Americans are celebrating freedom and family on this Fourth of July. Fireworks, barbecues and patriotic parades are a traditional part of the holiday. But parishioners at St. Thomas Catholic Church kicked off Independence Day with a special service.
"Mine eyes have seen the glory of the coming of the Lord."
St. Thomas parishioners gathered to celebrate the holiday in song and prayer.
"Independence comes with a high price. Sometimes that price is life itself. So we pray for the men and women all over the world who have given their lives so that others would be free."
The Carrubba boys wore patriotic colors. Their homemade shirts were made by their grandmother and handed down a generation.
"Who'd of thought 26 years ago that her grand kids would be greeting people in church on the Fourth of July with the shirts that she made," Leonard Carrubba said.
The family of firefighter Jerry Dubuisson helped lead the holiday mass. The gathering with his church family is even more significant than in years past.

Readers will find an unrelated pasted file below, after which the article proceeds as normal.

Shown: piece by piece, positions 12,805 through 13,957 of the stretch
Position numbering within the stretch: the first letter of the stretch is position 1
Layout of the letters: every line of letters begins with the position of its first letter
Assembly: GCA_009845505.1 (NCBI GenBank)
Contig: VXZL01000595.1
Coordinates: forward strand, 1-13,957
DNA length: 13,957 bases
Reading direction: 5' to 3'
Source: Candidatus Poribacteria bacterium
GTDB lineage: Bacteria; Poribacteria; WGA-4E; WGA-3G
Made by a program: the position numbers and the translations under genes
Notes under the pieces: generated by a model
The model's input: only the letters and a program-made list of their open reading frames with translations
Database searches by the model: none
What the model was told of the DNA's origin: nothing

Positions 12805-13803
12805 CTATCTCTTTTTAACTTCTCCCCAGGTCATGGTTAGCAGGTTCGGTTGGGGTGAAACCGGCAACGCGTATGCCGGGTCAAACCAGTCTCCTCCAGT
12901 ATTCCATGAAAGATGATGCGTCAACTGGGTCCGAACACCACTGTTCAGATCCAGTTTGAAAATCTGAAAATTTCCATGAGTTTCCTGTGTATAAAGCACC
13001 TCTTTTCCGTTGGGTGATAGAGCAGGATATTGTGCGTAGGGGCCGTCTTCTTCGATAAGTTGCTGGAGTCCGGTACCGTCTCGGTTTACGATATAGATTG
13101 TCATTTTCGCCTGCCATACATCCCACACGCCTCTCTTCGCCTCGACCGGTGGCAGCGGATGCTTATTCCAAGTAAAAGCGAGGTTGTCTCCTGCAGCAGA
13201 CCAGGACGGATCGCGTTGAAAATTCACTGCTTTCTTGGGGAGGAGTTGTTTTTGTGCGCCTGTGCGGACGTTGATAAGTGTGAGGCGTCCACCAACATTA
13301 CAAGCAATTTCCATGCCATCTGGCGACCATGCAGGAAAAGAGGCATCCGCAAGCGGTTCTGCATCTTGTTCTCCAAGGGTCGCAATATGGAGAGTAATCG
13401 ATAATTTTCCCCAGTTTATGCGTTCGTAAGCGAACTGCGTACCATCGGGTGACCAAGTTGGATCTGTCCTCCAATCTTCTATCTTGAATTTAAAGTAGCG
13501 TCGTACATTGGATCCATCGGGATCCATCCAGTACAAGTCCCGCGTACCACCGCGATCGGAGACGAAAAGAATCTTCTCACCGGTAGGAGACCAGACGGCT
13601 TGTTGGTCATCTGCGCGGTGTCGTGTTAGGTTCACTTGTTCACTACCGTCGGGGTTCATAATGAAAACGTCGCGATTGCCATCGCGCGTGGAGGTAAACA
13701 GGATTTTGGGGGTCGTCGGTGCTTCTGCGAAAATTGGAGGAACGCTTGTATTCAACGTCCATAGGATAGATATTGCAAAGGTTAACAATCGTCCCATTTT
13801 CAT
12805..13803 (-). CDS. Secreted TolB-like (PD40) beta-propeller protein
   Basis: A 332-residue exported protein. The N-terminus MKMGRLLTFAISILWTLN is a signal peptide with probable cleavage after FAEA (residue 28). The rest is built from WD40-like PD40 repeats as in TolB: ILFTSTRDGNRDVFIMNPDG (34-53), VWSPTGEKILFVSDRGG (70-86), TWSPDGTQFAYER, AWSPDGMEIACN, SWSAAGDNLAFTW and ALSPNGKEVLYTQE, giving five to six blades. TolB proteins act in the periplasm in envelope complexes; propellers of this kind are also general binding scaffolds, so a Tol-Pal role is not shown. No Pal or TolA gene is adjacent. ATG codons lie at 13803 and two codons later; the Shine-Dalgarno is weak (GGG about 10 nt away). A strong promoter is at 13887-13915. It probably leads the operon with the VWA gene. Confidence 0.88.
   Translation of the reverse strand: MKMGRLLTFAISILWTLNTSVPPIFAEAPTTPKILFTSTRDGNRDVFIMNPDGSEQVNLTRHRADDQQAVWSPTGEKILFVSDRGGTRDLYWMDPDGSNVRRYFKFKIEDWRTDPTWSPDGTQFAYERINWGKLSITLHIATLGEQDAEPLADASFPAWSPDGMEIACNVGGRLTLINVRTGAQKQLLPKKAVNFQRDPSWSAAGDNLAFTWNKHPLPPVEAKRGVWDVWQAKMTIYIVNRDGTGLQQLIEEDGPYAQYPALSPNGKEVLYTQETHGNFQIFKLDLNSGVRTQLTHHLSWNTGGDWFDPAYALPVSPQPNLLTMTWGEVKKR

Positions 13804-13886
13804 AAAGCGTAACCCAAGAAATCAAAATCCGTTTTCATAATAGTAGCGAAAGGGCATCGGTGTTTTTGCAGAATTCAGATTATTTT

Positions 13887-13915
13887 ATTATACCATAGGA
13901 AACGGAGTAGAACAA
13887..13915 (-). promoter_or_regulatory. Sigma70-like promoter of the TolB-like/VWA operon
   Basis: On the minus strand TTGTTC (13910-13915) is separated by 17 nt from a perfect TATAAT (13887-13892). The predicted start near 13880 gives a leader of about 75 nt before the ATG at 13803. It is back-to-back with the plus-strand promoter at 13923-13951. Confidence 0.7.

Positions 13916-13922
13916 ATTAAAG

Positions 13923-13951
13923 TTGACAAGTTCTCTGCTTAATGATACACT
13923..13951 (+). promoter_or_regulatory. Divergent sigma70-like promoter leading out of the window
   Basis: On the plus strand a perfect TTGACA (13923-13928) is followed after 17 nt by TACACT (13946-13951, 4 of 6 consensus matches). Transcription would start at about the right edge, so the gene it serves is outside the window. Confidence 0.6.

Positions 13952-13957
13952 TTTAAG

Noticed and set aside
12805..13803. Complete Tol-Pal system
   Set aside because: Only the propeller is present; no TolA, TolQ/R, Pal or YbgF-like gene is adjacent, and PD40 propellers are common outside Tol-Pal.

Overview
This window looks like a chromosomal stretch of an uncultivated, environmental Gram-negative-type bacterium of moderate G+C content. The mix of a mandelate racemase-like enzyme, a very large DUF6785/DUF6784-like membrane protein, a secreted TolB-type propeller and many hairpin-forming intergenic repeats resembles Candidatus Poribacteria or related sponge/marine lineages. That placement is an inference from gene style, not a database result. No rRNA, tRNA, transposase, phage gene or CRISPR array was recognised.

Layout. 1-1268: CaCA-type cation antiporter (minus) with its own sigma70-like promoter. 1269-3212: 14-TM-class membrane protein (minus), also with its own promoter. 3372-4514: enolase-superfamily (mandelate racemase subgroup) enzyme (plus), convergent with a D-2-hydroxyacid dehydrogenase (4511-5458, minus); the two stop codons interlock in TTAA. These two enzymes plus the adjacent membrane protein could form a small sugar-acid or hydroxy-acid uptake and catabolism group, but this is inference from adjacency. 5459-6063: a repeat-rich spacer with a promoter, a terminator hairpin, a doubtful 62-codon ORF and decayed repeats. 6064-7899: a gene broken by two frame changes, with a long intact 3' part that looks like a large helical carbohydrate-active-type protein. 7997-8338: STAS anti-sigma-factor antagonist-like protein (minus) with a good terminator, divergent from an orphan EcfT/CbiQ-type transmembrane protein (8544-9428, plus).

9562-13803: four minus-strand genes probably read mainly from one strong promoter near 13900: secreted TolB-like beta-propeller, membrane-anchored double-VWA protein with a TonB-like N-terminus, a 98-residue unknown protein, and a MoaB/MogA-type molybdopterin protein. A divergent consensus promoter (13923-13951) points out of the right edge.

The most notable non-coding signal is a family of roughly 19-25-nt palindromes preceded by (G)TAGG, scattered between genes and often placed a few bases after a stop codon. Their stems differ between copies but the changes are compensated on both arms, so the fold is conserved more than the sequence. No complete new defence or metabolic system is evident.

"Anytime on the Fourth of July you get together and it's always about family. But this year, after September 11th, it's more about country I think And we were lucky to be a part of this mass and to celebrate," Dubuisson said.
Father Louie Lohan recounted the joy of becoming an American citizen in 1984. And read the letter of congratulations from President Reagan.
"So I ask you to give America your heart and all your energies. Join in our efforts to defend and to keep her," the pastor said.
Air force veteran Larry Copeland defended freedom for 26 years.
"We're members. And it's the Fourth of July. And we wanted to celebrate," Copeland said.
His wife summed up the feeling of the whole congregation.
"It's a great country."